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Discussion Starter · #1 ·
My DH and I are interested in changing our diet to reflect our health concerns. Both of us have blood sugar issues that could in future lead to diabetes, though neither of us has diabetes right now (and we get checked regularly). We are also dealing with high cholesterol and high blood pressure. Weight is not so much of an issue though I'm sure it sounds like it would be, heredity is more a factor.

Anyway, I am also a SAHM of 15 month old twins, so my general cooking routine has been: chicken in crock pot with some kind of store bought sauce, over brown rice. Lots of problems there.

I tried an easy split pea and brown rice soup and DH wouldn't even try it.

Oh yes, we have soy issues too so just substituting soy for meat is not going to be an option, I am limited to small amounts of soy about 4 times a week.

What would be ideal for us would be a vegetarian diet that gives a nod to a diabetic diet and that is relatively low fat and minimal in soy. Oh yes, and that would take minimal prep time with few ingredients and lots of leftovers. Dairy/egg products would be fine.

Ideas, thoughts, recommendations, links to previous threads on this or similar subjects? TIA!
 

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Vegetarian, low-fat, only good carbs is exactly how we try to eat. It takes some time - I would say it has taken us a couple of years to really get it down - but it can be done! My husband, too, has a really hard time getting on board with the "no white flour" rule, but I figure at least he doesn't eat it at home, so if he wants to eat baguettes every day at work, well, I have cut it down by half by not serving him white flour pasta when he gets home. I also try to limit my soy intake to a small portion a couple of times a week, so that can be done, too. We do rely on the Omega-3 eggs and a little low or non fat dairy, though.

One thing I have changed in the last few months that has made a huge difference is keeping lots and lots of dry goods on hand. Several different kinds of dried beans, lentils (maybe your hubby will get hungry enough eventually?), brown rice, and, our new wonderfood: Quinoa. Quinoa, as you probably already know, but maybe somebody doesn't, is a vegetable seed that cooks and tastes like a grain, and can be substituted for rice but is basically a complete protien. I also eat it as a hot breakfast cereal. It has a fairly low glycemic index so that's good, too. Rice and beans, as I'm sure you know, make a complete protien. One thing I didn't know until a couple of years ago was that you didn't have to eat them at the same time to get the benefits.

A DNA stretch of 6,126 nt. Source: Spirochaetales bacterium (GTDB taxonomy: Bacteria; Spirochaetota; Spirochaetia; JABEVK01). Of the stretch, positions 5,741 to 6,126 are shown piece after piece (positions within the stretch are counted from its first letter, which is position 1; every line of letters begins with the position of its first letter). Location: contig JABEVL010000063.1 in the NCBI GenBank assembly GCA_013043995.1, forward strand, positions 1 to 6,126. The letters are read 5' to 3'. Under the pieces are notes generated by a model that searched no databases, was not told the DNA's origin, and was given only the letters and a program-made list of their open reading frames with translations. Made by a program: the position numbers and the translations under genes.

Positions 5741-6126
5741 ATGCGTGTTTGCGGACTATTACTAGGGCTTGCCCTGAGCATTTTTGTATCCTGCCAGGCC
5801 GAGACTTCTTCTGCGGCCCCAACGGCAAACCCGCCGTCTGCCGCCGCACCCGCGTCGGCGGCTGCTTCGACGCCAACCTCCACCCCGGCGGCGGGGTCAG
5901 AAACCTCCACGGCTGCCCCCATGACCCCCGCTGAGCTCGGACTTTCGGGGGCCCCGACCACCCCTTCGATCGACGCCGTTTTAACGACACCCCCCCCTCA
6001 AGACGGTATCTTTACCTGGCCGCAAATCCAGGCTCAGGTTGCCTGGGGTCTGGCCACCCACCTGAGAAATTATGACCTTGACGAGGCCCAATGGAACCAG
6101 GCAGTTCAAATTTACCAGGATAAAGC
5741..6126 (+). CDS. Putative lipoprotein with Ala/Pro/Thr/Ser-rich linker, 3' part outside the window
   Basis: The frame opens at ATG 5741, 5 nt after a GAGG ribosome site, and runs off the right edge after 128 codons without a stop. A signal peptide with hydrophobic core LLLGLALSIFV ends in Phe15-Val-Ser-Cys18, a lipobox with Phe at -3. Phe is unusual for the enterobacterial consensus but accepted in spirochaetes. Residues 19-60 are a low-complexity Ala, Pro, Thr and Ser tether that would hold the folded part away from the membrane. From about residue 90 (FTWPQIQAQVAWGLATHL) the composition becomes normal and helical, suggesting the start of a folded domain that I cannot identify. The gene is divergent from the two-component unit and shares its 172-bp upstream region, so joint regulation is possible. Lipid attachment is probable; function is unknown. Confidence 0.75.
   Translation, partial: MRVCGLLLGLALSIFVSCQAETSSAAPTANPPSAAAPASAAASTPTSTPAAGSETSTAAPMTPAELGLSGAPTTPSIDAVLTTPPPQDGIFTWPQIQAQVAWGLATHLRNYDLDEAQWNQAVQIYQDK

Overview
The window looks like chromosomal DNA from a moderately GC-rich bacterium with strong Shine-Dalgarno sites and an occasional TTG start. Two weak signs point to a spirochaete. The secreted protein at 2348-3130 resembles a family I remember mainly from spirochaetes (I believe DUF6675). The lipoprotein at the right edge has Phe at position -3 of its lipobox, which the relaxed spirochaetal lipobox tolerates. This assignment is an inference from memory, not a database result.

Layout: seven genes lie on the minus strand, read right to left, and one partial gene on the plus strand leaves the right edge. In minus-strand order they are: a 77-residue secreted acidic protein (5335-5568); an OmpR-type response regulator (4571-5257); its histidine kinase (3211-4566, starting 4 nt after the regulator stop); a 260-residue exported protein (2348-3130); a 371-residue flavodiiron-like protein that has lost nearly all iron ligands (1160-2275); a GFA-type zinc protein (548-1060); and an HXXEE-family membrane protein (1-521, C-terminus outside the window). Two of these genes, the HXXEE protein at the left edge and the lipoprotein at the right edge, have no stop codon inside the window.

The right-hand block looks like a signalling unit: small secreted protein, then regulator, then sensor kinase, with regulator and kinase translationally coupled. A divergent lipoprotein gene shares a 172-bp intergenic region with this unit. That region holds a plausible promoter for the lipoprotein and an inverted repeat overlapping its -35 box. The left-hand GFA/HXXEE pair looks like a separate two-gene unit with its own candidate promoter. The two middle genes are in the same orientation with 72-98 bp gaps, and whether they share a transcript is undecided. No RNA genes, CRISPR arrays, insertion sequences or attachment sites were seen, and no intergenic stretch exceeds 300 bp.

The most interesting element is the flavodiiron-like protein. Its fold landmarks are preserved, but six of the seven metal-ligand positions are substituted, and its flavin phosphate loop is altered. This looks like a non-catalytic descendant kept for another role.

I buy several fresh veggies a week, and try to make several different things out of combinations of them. A stir fry one night, the next night a more traditional vegetable plate with each vegetable cooked seperately, a whole wheat loaded veggie no-cheese pizza the next night. (It may sound weird at first - but you can totally add black beans to a stir-fry to help get that protein count up. Sometimes I even throw in pumpkin seeds - it's really fun to get creative.) If it looks like I am not going to get all my fresh vegetables used up one week, I get creative and make up a soup with no recipe, just whatever I have on hand. We've had some very good results. I do sometimes use potatoes in my soup, which have a higher glycemic index, but it really does help make them more filling for picky men. I keep those vegan boullion cubes on hand in case I don't have any vegetable stock. I also make sure my freezer is packed with frozen vegetables so we don't wind up ordering a pizza if we don't feel like going to the grocery store. I also keep some cans of vegetarian chili on hand, too, and stuff like that - it may not be quite as healthy but if we run low we are prone to running out for pizza and that is way worse. :p

One thing that helped me become aware of carbs was my Runner's World Magazine, when they published the glycemic index of alot of different foods. That information is all over the internet now that the Atkins craze has happened.

I may be telling you a bunch of stuff you already know but I had all this fresh in my mind because my husband's sister just threatened gastric bypass surgery without even attempting to change her diet, so she agreed that if we would send her a package of information on a new way to eat, she would try it. She admitted she didn't even read it, sigh, after I spent probably 10-15 hours on it. I wonder what she did with the $10 worth of quinoa? I'd like to have that back.

We should all post our low-fat, low-carb, vegetarian recipes here!

We love our new diet - it takes some getting used to, but the feeling of joy we get from knowing how good we are being to our bodies, our health, and how long we will hopefully be around to be parents to our children, is so much better than potato chips, there's no comparison.
 

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Because we do occasional fish and dairy and eggs, I like to say "we eat low on the food chain" instead of "we're vegetarians." We've been studying the concepts from "The Zone," by Dr. Berry Sears. It's all over the net too. Some good snack ideas. But according to him, beans are high in... carbs! No! And his soy dishes leave something to be desired. If you do fish, the foiled flounder is great and so easy. I'm working on upping the percent of protein and good fat in each meal and choosing veggies for the carb source. Its HARD! Big changes. Unless we have a buch of fake soy meat, and I don't want that. I was proud of our Indian and Italian naturally meatless dishes, ya know?

I've tried some soned and soy meals, but I also am altering tho old favorites. A huge salad with cheese and seeds is a great lunch... you can have a ton of lettuce, spinach, etc. and not worry about those carbs. I've cut the rice out of burritos (it was healthy brown rice, but still unnecessary) and upped the cheese and lettuce and tomatos. I put a little rice on the side instead of under (thus much less) my chick pea curry and serve with yogurt. I make oatmeal for breakfast instead of cereal.

I'll be watching for more posts and better ideas. I have a ton of quinoa sitting around here and am quite intimidated by it. Its like cooking with styrofoam packing peanuts. How does one "rinse" it? If you have some recipies, I'd love that!

Julie